June 8, 2021 @ 10:30 a.m. The highlight of the month will be the sunrise partial solar eclipse. Since the sun, moon, and earth are still lined up from the May 26 lunar eclipse central Ontario is on the path to witness the annual eclipse or “ring of fire”. This occurs when the moon is farthest from the earth its elliptical orbit thus blocking about 99% of the solar disk. Much like when a goaltender is far in his net, allowing targets for the shooter. During a total eclipse, the moon is closer to earth and blocks the entire sun from seconds to minutes. Goalie now comes out and challenges the shooter and blocks the entire net. This 1% will still be extremely dangerous to view without proper solar protection such as a #14 welder’s glass and only #14 or specialized eclipse glasses. The eye does not have pain receptors and the damage will not be evident until the next day. Irreversible eye damage or even blindness can occur. Make a pinhole camera out of a cereal box or just use a spaghetti or vegetable strainer (anything with small holes) to allow sunlight to pass through thus producing tiny happy faces on a sheet of paper. Eclipse starts in progress behind trees and buildings at around 5:15 a.m. Mid eclipse at 5:40 a.m. when the sun will be about 80% covered. The eclipse ends at 6:41 a.m.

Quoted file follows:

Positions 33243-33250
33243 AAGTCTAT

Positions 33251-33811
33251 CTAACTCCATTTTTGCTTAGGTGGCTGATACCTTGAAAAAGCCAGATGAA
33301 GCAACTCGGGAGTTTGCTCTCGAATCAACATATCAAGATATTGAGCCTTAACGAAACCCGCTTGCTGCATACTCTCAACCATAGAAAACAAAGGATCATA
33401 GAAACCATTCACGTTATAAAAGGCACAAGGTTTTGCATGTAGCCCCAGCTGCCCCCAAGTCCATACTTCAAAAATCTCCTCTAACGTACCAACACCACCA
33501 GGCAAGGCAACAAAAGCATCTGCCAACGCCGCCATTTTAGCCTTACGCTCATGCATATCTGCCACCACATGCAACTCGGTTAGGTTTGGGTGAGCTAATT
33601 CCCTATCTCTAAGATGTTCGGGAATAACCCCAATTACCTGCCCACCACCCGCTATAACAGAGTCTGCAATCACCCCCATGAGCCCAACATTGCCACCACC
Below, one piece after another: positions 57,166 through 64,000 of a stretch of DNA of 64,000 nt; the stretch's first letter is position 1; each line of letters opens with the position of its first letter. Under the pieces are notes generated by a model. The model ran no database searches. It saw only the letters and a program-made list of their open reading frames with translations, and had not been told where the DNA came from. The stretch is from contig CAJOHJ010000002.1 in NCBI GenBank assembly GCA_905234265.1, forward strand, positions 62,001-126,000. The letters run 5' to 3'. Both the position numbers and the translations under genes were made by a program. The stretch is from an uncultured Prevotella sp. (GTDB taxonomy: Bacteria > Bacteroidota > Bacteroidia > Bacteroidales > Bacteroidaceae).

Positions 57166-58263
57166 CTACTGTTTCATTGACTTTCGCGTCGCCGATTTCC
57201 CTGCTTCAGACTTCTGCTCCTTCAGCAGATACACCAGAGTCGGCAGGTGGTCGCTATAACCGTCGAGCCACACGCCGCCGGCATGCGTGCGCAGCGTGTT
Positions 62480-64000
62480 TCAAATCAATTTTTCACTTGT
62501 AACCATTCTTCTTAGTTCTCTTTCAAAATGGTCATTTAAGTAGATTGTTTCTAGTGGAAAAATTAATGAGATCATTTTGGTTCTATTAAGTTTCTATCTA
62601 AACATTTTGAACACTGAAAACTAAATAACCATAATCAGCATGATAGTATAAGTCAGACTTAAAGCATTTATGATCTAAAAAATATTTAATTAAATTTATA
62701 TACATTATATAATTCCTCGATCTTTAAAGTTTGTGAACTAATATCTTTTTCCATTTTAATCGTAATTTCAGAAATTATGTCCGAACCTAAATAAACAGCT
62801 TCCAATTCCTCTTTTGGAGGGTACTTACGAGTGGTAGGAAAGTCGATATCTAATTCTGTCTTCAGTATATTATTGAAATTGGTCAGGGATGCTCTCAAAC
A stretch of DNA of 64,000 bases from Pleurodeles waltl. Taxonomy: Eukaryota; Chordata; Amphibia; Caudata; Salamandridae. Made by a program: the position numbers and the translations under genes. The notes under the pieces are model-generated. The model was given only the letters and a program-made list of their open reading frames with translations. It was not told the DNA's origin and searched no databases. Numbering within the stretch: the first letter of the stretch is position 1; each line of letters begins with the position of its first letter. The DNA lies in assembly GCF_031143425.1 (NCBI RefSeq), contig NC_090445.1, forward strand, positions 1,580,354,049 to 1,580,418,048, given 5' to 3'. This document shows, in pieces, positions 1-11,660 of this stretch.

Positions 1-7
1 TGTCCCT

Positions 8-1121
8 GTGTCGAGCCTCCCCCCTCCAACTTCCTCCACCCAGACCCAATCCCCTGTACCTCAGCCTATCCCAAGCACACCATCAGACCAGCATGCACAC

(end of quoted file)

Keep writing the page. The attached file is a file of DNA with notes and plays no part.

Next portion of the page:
I have a link on my website that will safely show the event. www.wondersofastronomy.com On the night of June 12, look low in the NW after sunset for brilliant planet Venus with a 6% thin crescent moon to the upper left. The unlit side of the moon is called “earthshine” of the “DaVinci Glow” Then continue the line to the upper left to see tiny orange-coloured Mars. Phone apps will help you locate the objects. Mars will be south of the moon the following night. This will make a lovely photo op.
Continuing with Mars, it will appear in front of the Beehive Cluster on the 13th. Binoculars or a telescope will help see the red planet appearing to be nestled in the more distant cluster. Mars will be close to 20 light minutes away while the cluster is around 610 light-years away. The moon swings under Saturn in the SE morning sky after midnight on June 27 and under Jupiter the next night. The Milky Way Galaxy is now rising earlier and best seen with the moon at bay. This year’s solstice occurs on June 20 at 11:32 p.m. Solstice comes from the Latin meaning “sun stand still” as is at its highest declination in the sky producing the longest daytime hours (shortest night time hours). This signifies the first day of summer in the northern hemisphere and Winter in the south. Now the days begin to short ever so slowly. The full Strawberry Moon occurs on June 24th.
There are no International Space Station sightings from Ottawa until the morning hours starting June 27, before sunrise.
Listeners can email me their questions via my website. And that is it for this month.